Once finished, solemnly, the court adjourns.

* Though filming of trials are not allowed in my country, I should hope an exception be made in cases such as this.

When I find time to rewrite the laws of Physics, there'll Finally be some changes made round here!

I am not crazy! Three out of five court appointed psychiatrists said so.

Reply

When I find time to rewrite the laws of Physics, there'll Finally be some changes made round here!

I am not crazy! Three out of five court appointed psychiatrists said so.

Reply
post #31 of 39
Quote:
Originally Posted by mhikl View Post

Though Ive given up on the possibility of public lynchings, I do still contend that public spankings could help to issue some second sober thought by the likes of Mr. Hwang.

I see it now. Hwang stepping up to the Public Spanker in front of the judges bench. He pulls down his pants and postures himself over the Public Spankers knee. With grand ceremony, the PS begins to bring a moderate size board down upon Mr Hwangs behind for the number of strokes invoked by said judge.

Once finished, solemnly, the court adjourns.

* Though filming of trials are not allowed in my country, I should hope an exception be made in cases such as this.

hey now...I understand different strokes for different folks, and I truly will fight for your right to enjoy what you wish...but keep your sexual fetishes off these forums please \
post #32 of 39
Quote:
Originally Posted by mhikl View Post

Though Ive given up on the possibility of public lynchings, I do still contend that public spankings could help to issue some second sober thought by the likes of Mr. Hwang.

I see it now. Hwang stepping up to the Public Spanker in front of the judges bench. He pulls down his pants and postures himself over the Public Spankers knee. With grand ceremony, the PS begins to bring a moderate size board down upon Mr Hwangs behind for the number of strokes invoked by said judge.

Once finished, solemnly, the court adjourns.

* Though filming of trials are not allowed in my country, I should hope an exception be made in cases such as this.

Artist's renderings would certainly suffice in lieu of actual video.
Do you realize that fluoridation is the most monstrously conceived and dangerous Communist plot we have ever had to face? - Jack D. Ripper
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Do you realize that fluoridation is the most monstrously conceived and dangerous Communist plot we have ever had to face? - Jack D. Ripper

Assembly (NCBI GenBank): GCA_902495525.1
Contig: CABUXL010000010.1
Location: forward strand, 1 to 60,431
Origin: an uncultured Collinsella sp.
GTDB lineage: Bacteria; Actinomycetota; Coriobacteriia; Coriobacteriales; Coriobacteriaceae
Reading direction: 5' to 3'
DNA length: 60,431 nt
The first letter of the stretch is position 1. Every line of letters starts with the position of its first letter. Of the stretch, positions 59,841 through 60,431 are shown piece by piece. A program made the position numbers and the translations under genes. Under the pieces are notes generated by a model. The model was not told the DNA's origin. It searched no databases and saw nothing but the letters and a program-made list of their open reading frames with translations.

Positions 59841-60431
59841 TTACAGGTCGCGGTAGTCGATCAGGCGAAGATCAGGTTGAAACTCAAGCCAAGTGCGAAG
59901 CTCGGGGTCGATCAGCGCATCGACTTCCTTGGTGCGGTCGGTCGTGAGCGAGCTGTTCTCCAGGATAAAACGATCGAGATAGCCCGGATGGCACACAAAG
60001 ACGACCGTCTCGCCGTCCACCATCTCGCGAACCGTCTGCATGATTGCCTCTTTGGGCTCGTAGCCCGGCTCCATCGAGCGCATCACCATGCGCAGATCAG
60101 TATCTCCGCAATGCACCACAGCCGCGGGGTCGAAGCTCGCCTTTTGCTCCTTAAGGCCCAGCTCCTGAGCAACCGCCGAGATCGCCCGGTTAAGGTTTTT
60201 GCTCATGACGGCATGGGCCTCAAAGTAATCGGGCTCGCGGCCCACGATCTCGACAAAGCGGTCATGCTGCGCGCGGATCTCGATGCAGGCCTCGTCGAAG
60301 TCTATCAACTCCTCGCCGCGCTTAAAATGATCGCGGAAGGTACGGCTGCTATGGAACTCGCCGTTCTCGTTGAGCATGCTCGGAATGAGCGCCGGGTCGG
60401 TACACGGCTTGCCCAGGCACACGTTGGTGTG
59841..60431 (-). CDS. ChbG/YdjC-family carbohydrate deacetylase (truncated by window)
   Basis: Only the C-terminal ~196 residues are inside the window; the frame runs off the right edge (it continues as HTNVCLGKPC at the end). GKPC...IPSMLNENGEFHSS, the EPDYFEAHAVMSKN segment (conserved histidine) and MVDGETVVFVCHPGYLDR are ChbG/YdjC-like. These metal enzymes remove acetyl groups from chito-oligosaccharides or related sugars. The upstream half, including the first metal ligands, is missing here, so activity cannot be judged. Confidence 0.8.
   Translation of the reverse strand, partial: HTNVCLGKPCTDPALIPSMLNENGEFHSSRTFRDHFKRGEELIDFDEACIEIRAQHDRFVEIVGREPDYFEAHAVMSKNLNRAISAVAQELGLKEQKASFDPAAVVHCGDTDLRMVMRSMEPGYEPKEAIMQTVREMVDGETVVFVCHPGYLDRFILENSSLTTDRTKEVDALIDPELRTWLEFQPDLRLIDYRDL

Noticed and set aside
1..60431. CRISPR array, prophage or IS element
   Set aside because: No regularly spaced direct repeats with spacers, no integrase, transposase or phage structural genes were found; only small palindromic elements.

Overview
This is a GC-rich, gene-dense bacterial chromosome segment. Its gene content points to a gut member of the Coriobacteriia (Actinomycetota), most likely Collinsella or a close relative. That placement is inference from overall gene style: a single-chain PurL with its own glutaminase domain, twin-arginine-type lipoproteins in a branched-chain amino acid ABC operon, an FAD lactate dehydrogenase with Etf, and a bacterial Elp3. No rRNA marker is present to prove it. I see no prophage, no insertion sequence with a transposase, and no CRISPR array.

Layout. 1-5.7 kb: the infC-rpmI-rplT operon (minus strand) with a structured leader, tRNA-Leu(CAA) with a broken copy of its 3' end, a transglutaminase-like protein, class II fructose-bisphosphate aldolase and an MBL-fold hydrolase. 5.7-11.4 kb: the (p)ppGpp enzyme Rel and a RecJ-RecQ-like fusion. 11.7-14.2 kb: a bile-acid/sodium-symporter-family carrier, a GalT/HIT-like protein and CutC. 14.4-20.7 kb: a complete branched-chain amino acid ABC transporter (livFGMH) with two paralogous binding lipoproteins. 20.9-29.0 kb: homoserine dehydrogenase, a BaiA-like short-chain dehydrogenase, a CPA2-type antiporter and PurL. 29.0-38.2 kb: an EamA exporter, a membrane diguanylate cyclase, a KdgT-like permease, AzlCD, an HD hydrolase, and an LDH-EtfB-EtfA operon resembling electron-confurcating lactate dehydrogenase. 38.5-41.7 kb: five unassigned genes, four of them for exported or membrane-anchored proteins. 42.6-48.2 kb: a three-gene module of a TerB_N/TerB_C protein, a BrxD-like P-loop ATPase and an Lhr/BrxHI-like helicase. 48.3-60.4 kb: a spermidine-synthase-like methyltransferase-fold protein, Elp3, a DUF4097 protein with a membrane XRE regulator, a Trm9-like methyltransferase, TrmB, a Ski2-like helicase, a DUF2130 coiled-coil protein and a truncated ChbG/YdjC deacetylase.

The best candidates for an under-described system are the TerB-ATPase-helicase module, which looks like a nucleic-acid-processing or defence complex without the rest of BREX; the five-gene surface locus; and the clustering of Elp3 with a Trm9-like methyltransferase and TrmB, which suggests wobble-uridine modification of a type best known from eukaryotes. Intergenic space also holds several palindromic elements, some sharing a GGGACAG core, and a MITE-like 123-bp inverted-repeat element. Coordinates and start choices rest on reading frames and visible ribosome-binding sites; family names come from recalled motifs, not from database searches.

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post #33 of 39
Quote:
Originally Posted by Bancho View Post

Artist's renderings would certainly suffice in lieu of actual video.

OK. If it must be so.

I'm all for compromise.

When I find time to rewrite the laws of Physics, there'll Finally be some changes made round here!

I am not crazy! Three out of five court appointed psychiatrists said so.

Reply

When I find time to rewrite the laws of Physics, there'll Finally be some changes made round here!

I am not crazy! Three out of five court appointed psychiatrists said so.

Reply
post #34 of 39
I know one of the main principals involved in the case. Although he has no one to blame but himself, he has two very young kids.

From what I can tell, unlike most Wall Street criminals, he has not profited much for his family to survive if he's found guilty and gets a sentence close to the maximum.

Considering every one of 50 or so in similar cases have either pleaded guilty or been found guilty, and prosecutors want to make an example out of him, sadly, that seems highly likely.
post #35 of 39
Quote:
Originally Posted by filburt View Post

I know one of the main principals involved in the case. Although he has no one to blame but himself, he has two very young kids.

From what I can tell, unlike most Wall Street criminals, he has not profited much for his family to survive if he's found guilty and gets a sentence close to the maximum.

Considering every one of 50 or so in similar cases have either pleaded guilty or been found guilty, and prosecutors want to make an example out of him, sadly, that seems highly likely.

hey, you rob a bank for 200 bucks with a note they throw the book at you...you bankrupt America? You get bailed out and get a bonus...

good ol' justice. Blind yet greedy.
post #36 of 39


No, I'm not in CA but this; they were having lunch in Mountain View, CA and an Apple employees was thought to have heard the conversation. That's Apple ninja working secretively in nearby Google HQ for you.
post #37 of 39
Quote:
Originally Posted by Splash-reverse View Post



No, I'm not in CA but this; they were having lunch in Mountain View, CA and an Apple employees was thought to have heard the conversation. That's Apple ninja working secretively in nearby Google HQ for you.

Google?
post #38 of 39
How about Google's purchase of Motorola Mobility? They offered a 45% premium, but the stock price went up that amount 3 days before the announcement. Insider trading is a daily occurrence on wall street and nothing ever happens.
post #39 of 39
Quote:
Originally Posted by Stourque View Post

How about Google's purchase of Motorola Mobility? They offered a 45% premium, but the stock price went up that amount 3 days before the announcement. Insider trading is a daily occurrence on wall street and nothing ever happens.


You got your facts wrong, the day of the announcement the stock went up from ~$24 to ~$38. The deal was done in a week (unlike most deals where it months before the announcement) so there was not much opportunity for anyone to try and take advantage of it even if knowledge was leaking out. The increase coming the week prior ( ~$21 to ~$24) were due to market going up anyway. Mot Stock been trading around $24 for months so that was normal, plus look at the volumes nothing unusual there either.

Anyway, there has been rumors for months prior that Google maybe looking to buy a cellphone company. On the rumor list was RIM and Nokia. I can tell you I bought stocks on the buy out rumors in the past some paid off and others did not. If you look at RIM stock during this time it was going up even when they gave earning warning so people were trading on buyout speculation.